Life after Fukushima: the future of nuclear power in East Asia

Author: Ben Heard, ThinkClimate Consulting

In early 2011, nuclear power was coming back. China and South Korea were undertaking significant expansion, while Vietnam, Thailand and Indonesia were en route to embracing nuclear power for the first time. China was determined to develop Generation IV thorium and fast reactors.

The modern reactors were safer, simpler, smaller, cheaper, and more modular than ever before, with Generation IV technology holding the potential for consuming nuclear waste. Then the Fukushima accident reignited our nuclear fears. What will this mean for the future of energy in East Asia?

On 11 March, the 40-year-old Generation II Boiling Water Reactors (BWRs) Fukushima Daiichi and Fukushima Daini safely shut down following the earthquake. A massive 12–15 metre tsunami then struck, causing catastrophic damage to electricity infrastructure and disabling the diesel generators that provided emergency cooling to the reactors.

A cascade of difficulties followed. This very serious and ongoing incident has required major efforts to stabilise. At the time of writing, the focus was on a 20-centimetre crack in a concrete pit that is the likely source of a radiation leak to the ocean. While the biggest risk period seems to have passed, the overall stabilisation task is expected to take months.

What are the lessons that will, or should, come out of Fukushima for energy policy in Asia?

This last week has seen a suspension of approvals for new nuclear power plants in China. Is this a blip in the comeback, or a more permanent disruption to the cause of nuclear power? Lessons must be learned, and there have been problems at Fukushima, but the energy production alternatives come with serious drawbacks that cannot be justified in light of the impact of the Fukushima incident.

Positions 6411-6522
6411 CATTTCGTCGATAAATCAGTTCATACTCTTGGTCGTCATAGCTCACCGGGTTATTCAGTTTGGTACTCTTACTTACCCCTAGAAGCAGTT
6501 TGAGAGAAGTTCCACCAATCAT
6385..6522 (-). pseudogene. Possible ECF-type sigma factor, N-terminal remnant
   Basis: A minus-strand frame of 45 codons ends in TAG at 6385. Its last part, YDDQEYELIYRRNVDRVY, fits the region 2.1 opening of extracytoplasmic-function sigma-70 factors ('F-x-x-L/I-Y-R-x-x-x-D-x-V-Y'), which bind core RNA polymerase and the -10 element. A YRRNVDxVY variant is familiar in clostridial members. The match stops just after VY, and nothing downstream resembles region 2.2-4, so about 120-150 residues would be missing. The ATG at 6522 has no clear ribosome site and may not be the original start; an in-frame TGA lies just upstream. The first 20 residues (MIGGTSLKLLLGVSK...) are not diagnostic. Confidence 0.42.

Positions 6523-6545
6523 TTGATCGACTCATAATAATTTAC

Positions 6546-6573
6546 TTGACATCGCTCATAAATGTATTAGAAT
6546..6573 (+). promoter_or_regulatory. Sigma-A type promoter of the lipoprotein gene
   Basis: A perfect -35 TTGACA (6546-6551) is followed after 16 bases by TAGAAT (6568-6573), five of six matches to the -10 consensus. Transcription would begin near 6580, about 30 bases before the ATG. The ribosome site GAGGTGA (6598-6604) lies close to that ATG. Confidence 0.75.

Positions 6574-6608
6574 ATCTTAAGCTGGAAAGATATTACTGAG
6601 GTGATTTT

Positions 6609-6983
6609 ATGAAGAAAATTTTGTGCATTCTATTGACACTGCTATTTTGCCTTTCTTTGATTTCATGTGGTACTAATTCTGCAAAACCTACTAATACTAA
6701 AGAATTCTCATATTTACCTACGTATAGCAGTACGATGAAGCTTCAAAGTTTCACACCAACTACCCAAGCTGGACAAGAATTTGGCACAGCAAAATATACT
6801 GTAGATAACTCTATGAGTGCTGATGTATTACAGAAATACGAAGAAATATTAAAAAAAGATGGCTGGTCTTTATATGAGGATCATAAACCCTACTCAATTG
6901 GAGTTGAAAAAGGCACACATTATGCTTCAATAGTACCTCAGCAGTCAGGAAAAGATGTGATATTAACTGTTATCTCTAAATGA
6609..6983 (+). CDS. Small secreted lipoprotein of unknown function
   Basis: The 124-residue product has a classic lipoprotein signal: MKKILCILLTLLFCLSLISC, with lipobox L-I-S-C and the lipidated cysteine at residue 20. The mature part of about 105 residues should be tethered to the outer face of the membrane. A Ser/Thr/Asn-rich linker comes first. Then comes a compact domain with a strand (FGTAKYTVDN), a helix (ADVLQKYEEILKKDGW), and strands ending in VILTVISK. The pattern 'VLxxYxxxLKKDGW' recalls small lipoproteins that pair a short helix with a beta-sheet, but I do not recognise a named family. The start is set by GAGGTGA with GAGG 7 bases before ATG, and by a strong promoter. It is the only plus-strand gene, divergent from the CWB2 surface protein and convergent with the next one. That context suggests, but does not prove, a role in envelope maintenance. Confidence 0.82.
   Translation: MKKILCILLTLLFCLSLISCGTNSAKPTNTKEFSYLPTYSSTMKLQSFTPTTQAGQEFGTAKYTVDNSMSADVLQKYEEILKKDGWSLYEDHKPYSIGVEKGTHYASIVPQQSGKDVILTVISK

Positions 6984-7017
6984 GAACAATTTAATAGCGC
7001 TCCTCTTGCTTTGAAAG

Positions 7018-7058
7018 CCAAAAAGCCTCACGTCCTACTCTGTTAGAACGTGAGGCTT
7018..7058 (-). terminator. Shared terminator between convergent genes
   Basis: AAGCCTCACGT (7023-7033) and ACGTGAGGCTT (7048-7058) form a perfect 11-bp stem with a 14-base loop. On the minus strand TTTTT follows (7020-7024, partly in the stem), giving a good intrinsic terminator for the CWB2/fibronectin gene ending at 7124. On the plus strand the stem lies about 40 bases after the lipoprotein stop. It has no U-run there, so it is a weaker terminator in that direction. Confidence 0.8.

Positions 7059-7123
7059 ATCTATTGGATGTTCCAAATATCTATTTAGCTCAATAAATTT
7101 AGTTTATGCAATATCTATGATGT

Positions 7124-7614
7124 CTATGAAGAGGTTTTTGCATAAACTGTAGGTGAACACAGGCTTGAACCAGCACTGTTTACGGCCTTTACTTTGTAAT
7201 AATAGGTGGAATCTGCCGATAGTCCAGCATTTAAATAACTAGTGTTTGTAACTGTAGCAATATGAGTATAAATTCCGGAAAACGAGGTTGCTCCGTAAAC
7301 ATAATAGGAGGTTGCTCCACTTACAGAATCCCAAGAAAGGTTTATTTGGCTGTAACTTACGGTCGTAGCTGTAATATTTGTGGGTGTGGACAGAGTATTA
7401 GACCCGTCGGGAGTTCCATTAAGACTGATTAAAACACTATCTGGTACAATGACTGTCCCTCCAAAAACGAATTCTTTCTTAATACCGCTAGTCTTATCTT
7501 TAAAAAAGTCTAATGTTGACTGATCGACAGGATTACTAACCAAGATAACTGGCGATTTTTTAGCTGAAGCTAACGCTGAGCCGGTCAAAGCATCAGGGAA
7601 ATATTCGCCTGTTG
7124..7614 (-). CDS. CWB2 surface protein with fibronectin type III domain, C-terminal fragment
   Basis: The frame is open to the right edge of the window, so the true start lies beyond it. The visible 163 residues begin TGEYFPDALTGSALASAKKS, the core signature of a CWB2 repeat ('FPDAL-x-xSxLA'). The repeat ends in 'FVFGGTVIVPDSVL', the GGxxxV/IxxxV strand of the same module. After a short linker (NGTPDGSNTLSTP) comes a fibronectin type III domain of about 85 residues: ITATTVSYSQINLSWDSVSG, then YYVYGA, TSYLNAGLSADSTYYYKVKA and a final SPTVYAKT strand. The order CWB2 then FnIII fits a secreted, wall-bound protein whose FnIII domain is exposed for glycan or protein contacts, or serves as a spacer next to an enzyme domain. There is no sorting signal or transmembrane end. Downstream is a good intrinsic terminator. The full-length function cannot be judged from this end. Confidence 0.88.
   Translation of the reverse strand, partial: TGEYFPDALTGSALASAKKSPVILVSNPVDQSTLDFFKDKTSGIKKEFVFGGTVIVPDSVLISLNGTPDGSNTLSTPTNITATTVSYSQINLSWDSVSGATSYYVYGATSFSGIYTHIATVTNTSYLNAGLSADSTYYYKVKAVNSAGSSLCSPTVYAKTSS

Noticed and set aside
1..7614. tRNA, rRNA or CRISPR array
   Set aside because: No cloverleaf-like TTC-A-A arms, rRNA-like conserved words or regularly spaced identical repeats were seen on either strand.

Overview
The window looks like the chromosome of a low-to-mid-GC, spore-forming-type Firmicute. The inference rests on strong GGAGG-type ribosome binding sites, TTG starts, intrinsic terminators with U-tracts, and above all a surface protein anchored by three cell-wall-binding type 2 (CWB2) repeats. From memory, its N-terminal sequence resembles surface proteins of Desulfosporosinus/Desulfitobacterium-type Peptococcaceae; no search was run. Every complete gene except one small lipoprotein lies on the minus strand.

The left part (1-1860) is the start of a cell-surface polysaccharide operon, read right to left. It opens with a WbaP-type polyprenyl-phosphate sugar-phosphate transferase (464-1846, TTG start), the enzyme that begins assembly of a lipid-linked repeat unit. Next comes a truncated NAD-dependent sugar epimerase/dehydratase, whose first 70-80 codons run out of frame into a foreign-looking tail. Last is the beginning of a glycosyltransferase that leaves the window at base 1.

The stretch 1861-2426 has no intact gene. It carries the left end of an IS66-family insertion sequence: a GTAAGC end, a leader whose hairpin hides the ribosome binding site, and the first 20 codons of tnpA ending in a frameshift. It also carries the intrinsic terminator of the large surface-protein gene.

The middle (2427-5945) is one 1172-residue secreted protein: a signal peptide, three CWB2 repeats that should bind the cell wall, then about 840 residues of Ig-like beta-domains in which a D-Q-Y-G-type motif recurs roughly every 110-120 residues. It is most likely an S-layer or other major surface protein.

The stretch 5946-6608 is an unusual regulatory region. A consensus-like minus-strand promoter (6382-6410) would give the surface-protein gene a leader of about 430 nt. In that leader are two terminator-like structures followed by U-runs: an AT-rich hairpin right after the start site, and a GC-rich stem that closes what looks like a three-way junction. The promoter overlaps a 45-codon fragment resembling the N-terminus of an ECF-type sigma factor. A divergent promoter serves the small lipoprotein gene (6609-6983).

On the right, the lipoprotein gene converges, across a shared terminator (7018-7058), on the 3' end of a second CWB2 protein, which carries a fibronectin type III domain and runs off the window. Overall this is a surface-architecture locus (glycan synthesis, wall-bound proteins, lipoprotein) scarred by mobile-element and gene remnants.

The impacts of the Fukushima disaster itself have not been significant enough to justify the condemnation of nuclear energy more broadly. The first explosion at the reactor caused a dozen injuries, and the subsequent mass evacuation of around 200,000 people brought with it risks and social impacts. Some sickness and injury has occurred among the workers trying to stabilise the plant, although exposure is being managed within accepted emergency rates. Despite this, in a catastrophe that has overall claimed some 27,000 lives, the nuclear incident has not caused any fatalities. Radiation effects from beyond the plant and its nearby surrounds have been short-lived.

Suggesting, as George Monbiot has, that no region with serious quake risk use nuclear reactors is impractical and would hamper efforts to rein in greenhouse gases. Replacing the 55 nuclear reactors supplying 30 per cent of Japan’s electricity with coal would release another 275 million tons of carbon dioxide equivalent (CO2e) per year. Replacing these reactors with combined cycle gas generation would produce an extra 100 million tons CO2e.